HC Deb 24 July 1876 vol 230 cc1812-3

asked the Chief Secretary for Ireland, If it is true that the master of the South Dublin Workhouse has been allowed by the Local Government Board to retain his place although deficiencies, amounting to about £2,500, had been detected in his accounts by the auditor, and although the Board had twice directed the guardians to get the master's resignation; whether the Local Government Board has any other reasons to give for its action than those contained in its letter to the guardians of the South Dublin Union; and, whether he, as chairman of the Board, has sanctioned its action in this instance?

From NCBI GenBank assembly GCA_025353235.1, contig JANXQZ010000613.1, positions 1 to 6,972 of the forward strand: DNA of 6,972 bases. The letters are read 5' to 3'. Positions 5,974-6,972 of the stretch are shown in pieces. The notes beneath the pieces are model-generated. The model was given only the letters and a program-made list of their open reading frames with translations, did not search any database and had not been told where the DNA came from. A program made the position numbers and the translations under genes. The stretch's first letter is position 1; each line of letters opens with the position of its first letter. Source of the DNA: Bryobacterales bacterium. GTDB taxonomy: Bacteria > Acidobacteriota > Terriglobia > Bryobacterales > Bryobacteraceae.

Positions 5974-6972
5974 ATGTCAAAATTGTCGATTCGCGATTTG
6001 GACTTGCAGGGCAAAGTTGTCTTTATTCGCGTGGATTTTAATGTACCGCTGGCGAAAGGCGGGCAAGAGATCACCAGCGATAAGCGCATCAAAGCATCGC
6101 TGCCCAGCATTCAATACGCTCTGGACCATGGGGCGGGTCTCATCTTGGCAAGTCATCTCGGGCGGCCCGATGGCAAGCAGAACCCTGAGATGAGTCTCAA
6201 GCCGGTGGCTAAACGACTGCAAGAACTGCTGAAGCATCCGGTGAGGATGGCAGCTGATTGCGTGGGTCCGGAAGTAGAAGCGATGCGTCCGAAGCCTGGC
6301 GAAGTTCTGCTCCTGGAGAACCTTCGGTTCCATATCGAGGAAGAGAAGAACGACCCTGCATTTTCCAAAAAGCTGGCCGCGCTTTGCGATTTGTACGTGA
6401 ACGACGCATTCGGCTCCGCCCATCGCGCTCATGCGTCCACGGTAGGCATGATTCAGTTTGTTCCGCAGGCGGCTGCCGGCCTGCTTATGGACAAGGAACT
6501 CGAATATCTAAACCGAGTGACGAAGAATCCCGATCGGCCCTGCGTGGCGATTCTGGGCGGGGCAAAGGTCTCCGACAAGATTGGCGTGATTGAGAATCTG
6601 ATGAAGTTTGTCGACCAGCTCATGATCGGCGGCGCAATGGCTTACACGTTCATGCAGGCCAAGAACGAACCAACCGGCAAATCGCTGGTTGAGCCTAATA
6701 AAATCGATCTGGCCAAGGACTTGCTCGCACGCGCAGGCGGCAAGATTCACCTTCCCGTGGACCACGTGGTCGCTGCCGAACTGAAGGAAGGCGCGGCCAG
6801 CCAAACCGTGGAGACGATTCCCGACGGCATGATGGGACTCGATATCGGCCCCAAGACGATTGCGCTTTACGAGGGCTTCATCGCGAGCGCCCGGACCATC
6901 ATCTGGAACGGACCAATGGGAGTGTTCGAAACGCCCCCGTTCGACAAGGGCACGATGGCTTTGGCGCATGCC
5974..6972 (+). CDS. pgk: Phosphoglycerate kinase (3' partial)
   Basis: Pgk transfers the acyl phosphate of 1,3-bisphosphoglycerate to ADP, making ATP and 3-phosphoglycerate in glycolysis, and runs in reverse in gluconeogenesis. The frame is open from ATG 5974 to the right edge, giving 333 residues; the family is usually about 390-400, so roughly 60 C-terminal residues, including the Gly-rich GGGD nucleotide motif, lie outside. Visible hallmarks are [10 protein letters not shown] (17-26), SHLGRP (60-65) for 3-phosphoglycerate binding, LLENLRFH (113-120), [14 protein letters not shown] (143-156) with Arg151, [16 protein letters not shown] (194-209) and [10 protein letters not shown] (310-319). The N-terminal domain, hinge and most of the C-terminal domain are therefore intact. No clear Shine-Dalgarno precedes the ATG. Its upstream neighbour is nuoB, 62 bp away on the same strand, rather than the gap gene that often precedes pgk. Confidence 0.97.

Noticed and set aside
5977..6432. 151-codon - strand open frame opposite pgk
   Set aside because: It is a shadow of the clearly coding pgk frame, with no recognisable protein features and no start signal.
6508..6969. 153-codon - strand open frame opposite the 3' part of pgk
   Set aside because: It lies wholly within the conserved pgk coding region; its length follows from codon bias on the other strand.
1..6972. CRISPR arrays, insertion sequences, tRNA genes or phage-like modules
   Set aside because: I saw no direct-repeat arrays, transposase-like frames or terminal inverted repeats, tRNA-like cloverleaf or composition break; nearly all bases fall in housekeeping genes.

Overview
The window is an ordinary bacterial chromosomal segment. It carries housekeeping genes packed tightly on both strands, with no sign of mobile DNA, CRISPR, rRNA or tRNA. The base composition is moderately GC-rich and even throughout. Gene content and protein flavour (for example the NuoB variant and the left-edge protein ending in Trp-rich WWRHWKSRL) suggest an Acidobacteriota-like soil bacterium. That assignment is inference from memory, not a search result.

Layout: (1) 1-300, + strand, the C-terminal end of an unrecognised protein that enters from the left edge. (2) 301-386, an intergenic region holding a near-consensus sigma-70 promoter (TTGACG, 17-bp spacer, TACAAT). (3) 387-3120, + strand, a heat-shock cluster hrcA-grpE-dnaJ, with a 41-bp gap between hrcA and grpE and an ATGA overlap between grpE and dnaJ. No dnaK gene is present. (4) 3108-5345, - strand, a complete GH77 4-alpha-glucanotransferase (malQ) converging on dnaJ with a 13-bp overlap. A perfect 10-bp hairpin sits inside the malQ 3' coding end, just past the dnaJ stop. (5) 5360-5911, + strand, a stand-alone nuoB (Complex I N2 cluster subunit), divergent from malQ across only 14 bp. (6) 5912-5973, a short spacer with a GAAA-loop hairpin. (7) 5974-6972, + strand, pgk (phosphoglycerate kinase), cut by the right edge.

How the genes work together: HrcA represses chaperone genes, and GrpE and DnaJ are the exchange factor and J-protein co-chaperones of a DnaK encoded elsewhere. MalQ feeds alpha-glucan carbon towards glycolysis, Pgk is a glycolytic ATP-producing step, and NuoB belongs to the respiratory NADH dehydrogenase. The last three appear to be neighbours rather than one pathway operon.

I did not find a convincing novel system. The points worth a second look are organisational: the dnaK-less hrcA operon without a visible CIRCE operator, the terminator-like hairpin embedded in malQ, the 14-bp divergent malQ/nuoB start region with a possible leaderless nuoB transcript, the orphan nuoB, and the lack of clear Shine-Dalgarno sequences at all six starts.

Sir, considerable errors, both in the way of deficiencies and surplus, amounting altogether to a deficiency, not of £2,500, but of £800, were discovered by the auditor in the accounts of the South Dublin Workhouse; and these errors were attributed by the auditor to bad book-keeping on the part of the master, and to the neglect of the Guardians to take stock effectually for several years, during which the errors had accumulated. The Local Government Board, therefore, expressed an opinion to the Guardians to the effect that the master had failed to exercise competent supervision in regard to his assistants; and, in a further communication, while acquitting him of all dishonesty, requested the Guardians to require his resignation, on the ground that he was not equal to the management of so large an establishment. The Guardians at a very full meeting declined, by a majority of 21 to 6, to call on the master to resign, believing that he would exhibit greater efficiency in the future. The Local Government Board then had to decide whether they should remove the master by sealed order—a course seldom adopted where there is no fraud or dishonesty, neither of which were at all imputed to the master in this case. He had been for five years in office, and shown himself a good master in every other respect but in keeping the accounts. The Board, under these circumstances, did not feel justified in taking so stringent a course, but decided on allowing him another trial; and this decision was received with unanimous satisfaction by the Guardians, those who had voted against the master in the first instance openly expressing themselves to that effect. As President of the Local Government Board, I see no reason which would justify me in taking exception to the decision at which my Colleagues have arrived.